Community ties are key to diversifying participants | Articles

“Researchers think this is a really good thing to have as many diverse patients as possible,” he said. “Hopefully that will continue. That’s where I’m super excited about it.”

For COVID-19, in particular, people who are interested in participating in trials will have plenty of other opportunities, he said. Meridian expects to offer trials for several other vaccines before the end of the year.

The company also is recruiting younger people, down to age 16 for now, for the trials. And dozens more vaccine candidates are in the development pipeline, according to the New York Times vaccine tracker.

The workforce at many meatpacking plants is strikingly diverse — workers may be white, Latino, East African or Southeast Asian, among other groups.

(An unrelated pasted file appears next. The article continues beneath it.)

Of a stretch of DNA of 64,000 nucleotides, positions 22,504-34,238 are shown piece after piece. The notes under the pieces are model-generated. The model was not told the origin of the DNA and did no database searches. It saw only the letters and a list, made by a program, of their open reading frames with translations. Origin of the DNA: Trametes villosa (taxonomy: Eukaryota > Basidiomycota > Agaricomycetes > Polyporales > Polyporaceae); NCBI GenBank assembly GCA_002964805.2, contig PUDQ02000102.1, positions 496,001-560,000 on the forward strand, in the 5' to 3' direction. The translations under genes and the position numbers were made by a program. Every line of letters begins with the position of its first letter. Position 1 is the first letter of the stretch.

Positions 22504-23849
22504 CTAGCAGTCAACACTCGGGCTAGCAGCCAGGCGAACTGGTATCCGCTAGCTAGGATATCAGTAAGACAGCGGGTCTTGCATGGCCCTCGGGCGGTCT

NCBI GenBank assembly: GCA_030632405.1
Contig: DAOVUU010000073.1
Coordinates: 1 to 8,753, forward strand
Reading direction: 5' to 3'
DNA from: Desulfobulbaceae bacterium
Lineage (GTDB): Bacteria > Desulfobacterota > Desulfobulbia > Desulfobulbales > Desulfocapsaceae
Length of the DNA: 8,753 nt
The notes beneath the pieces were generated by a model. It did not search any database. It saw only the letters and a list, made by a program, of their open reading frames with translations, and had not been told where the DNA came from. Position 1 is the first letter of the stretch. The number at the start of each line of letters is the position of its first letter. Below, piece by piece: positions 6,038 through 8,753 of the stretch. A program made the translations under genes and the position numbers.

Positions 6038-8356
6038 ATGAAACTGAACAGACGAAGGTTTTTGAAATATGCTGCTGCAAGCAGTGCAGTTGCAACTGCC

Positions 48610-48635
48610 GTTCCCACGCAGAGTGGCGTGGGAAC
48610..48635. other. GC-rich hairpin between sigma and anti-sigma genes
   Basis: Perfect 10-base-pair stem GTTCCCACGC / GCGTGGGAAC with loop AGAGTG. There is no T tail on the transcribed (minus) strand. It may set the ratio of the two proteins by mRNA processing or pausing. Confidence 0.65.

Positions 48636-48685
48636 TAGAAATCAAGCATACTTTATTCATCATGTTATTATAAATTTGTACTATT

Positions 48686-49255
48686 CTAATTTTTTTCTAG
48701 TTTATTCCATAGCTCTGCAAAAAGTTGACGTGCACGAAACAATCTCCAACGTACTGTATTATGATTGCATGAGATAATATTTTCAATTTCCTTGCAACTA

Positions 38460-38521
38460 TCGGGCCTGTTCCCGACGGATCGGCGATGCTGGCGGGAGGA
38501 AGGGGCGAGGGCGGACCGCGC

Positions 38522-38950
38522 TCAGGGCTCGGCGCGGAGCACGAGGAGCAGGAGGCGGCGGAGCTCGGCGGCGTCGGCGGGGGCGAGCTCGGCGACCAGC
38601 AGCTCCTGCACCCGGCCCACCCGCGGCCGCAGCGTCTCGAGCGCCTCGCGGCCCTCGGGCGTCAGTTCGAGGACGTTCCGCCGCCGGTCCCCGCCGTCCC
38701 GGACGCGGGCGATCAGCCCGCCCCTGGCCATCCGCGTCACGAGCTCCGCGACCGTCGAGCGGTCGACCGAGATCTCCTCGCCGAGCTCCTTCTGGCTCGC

Eric Reeder, president of United Food & Commercial Workers Local 293, sent text messages to an estimated 7,000 workers and put up fliers in several plants and the union hall. It wasn’t an endorsement of the trials, and no one was pressured to sign up, Reeder said. The effort was just a way to inform workers who might be interested in volunteering.

“If it’s approved, they’d be at the front of the line for getting the regular vaccine,” he said.

Multiple companies running vaccine trials have been trying to recruit not only a representative sampling of participants from different ages and backgrounds but also essential workers in higher-risk environments, like health care providers, meatpackers and teachers, who potentially could be exposed to the virus more than those who aren’t leaving the house much. Reeder knows workers who volunteered for the trial from Grand Island, Omaha, Fremont and Crete.

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